As Democrats and Republicans battle over the ground rules of how a possible Senate impeachment trial should proceed against President Donald Trump, events from a trial thirty years ago show the U.S. Senate has the power to bring legal action in federal court to punish any witness who refuses to testify in an impeachment proceeding.
In the 1989 Senate trial of Alcee Hastings - then, a federal judge, now a Democratic Congressman from Florida - key witness William A. Borders, Jr. refused to testify, prompting the Senate to vote to undertake legal action.
With Borders Ignoring a subpoena for his testimony, a federal judge found him in civil contempt, as Borders was jailed until the end of the Senate impeachment proceedings against Hastings.
Hastings was later convicted by the Senate and removed from the federal bench, as Borders remained silent, just as he had in a 1982 criminal trial where Borders had refused to testify (Hastings was acquitted in that case of bribery, perjury and corruption charges).
How could this Senate precedent factor into an impeachment trial of President Trump? It all depends on what witnesses are called to testify, and whether the Senate actually wants to start a legal fight over a witness who refuses to cooperate.
Democrats have demanded that a series of Trump Administration officials and White House aides - who refused to testify before House impeachment investigators - be called in any Senate trial.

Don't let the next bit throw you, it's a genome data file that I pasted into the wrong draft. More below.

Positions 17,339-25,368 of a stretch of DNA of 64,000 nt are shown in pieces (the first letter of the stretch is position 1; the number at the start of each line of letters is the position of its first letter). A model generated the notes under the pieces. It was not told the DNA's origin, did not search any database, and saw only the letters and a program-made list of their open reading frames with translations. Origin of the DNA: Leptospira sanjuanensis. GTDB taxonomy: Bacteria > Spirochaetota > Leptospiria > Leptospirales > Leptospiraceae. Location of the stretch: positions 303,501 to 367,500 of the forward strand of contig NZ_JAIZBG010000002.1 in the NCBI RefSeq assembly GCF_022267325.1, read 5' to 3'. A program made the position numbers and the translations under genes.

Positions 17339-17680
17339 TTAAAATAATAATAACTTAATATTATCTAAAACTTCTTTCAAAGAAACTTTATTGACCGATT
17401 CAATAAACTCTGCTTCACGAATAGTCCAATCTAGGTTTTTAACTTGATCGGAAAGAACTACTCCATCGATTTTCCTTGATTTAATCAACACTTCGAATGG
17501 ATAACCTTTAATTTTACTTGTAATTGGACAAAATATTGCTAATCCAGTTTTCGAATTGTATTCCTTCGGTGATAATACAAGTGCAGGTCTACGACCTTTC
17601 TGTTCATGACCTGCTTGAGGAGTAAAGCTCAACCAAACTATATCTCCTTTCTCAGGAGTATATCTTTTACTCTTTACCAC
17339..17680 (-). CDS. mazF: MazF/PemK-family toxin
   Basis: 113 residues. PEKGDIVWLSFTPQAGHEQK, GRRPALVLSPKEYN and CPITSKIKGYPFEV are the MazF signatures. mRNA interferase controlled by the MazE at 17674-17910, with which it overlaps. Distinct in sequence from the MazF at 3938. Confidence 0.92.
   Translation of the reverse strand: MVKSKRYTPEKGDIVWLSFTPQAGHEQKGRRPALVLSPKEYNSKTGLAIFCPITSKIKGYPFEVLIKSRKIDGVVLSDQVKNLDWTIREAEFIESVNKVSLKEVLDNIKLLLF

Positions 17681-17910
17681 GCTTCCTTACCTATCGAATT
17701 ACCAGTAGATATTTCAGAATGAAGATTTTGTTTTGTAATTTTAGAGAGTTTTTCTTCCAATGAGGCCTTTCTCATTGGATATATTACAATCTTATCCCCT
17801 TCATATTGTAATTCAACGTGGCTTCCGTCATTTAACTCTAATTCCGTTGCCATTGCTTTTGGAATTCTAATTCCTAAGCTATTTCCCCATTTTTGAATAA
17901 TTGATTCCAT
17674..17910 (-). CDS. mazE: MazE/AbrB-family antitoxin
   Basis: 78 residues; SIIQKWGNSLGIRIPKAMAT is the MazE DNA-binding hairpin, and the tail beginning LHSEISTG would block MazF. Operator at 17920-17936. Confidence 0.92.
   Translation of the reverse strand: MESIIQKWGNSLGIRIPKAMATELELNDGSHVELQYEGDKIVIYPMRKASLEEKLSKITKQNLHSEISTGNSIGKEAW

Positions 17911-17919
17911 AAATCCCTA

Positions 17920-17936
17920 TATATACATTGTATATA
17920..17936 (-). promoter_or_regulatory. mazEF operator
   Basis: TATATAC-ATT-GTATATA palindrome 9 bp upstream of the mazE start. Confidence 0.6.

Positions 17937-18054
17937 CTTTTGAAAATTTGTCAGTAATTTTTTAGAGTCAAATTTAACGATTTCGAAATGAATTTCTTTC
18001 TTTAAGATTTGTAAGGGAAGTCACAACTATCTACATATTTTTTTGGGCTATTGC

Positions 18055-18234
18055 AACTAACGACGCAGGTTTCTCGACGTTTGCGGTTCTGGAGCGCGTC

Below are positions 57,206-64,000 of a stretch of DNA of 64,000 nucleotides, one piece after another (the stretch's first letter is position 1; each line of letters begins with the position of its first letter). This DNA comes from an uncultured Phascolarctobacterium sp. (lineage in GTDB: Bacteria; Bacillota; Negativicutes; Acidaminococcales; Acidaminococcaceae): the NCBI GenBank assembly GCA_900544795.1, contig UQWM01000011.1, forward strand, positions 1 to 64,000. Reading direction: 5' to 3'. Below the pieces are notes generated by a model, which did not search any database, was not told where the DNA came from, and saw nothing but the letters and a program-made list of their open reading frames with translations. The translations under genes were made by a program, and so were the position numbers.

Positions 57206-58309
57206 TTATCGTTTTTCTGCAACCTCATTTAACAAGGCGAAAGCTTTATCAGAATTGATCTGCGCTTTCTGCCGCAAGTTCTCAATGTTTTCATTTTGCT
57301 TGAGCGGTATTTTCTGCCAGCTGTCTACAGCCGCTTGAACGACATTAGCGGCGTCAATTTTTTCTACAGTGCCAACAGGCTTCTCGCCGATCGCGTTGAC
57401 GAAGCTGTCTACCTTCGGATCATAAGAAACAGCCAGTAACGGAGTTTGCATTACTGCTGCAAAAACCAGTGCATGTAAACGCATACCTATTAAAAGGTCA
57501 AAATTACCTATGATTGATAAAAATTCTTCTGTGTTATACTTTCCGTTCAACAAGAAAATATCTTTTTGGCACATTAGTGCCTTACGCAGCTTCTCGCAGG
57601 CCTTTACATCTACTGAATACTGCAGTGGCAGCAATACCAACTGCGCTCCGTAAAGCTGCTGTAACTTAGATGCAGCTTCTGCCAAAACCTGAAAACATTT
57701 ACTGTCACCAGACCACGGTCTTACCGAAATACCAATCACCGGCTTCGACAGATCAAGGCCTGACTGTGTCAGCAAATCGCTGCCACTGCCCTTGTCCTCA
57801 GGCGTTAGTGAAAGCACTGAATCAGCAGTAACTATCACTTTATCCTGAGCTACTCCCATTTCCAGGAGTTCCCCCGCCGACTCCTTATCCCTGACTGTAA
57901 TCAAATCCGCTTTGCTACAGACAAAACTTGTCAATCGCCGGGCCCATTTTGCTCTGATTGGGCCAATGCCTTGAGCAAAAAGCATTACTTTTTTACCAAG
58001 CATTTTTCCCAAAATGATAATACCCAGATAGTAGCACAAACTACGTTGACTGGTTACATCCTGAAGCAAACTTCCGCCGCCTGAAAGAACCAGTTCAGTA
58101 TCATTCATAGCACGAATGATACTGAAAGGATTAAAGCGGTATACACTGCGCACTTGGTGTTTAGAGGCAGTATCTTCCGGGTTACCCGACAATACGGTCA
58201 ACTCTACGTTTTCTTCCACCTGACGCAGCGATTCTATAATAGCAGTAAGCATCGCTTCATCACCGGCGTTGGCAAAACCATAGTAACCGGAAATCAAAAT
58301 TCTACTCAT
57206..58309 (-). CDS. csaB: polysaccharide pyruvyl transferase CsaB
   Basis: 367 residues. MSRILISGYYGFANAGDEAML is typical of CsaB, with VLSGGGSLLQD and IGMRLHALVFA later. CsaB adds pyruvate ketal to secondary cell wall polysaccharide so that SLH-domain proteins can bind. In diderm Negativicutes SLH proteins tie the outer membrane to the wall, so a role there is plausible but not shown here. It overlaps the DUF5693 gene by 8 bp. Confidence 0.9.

“President Trump, if you are so confident you did nothing wrong: why won’t you let your men testify?” Senate Democratic Leader Charles Schumer said on Tuesday.
Meanwhile, President Trump has joined some Republicans in saying that a trial should require the testimony of former Vice President Joe Biden, his son Hunter, Rep. Adam Schiff (D-CA), an intelligence community whistleblower, and even House Speaker Nancy Pelosi.
“The reason the Democrats don’t want to submit the Articles of Impeachment to the Senate is that they don’t want corrupt politician Adam Shifty Schiff to testify under oath, nor do they want the Whistleblower, the missing second Whistleblower, the informer, the Bidens, to testify!” the President tweeted before Christmas.
As with just about everything involved in a Senate impeachment trial, the idea of undertaking legal action to compel the testimony of witnesses - or asking a judge to put that person in jail for civil contempt - would have to be agreed upon by Senators.
For example, in the Hastings impeachment trial, the Senate approved a resolution authorizing the Senate Legal Counsel to bring a civil court action to compel testimony from Borders.
As a result, Borders was jailed for several months until the end of the Hastings trial. Borders was ultimately pardoned by President Bill Clinton in 2001.
Hastings' alleged co-conspirator, attorney William Borders, went to jail again for refusing to testify in the impeachment proceedings, but was later given a full pardon by President Bill Clinton on his last day in office. https://t.co/mUAZTVIOGS— Max Segal (@mxsgl) December 19, 2017
"We do not have any interest in having you put in jail," Sen. Arlen Specter (R-PA) told Borders in August of 1989. "But that is the established procedure on the civil side, if somebody refuses to testify."
Over the weekend, former Vice President Joe Biden at first said he would refuse to honor any subpoena for his testimony, and then backtracked.
"I would obey any subpoena that was sent to me," Biden said at a town hall in Iowa, though Biden noted that there was no reason he should be called in an impeachment trial focused on President Trump's alleged misdeeds.
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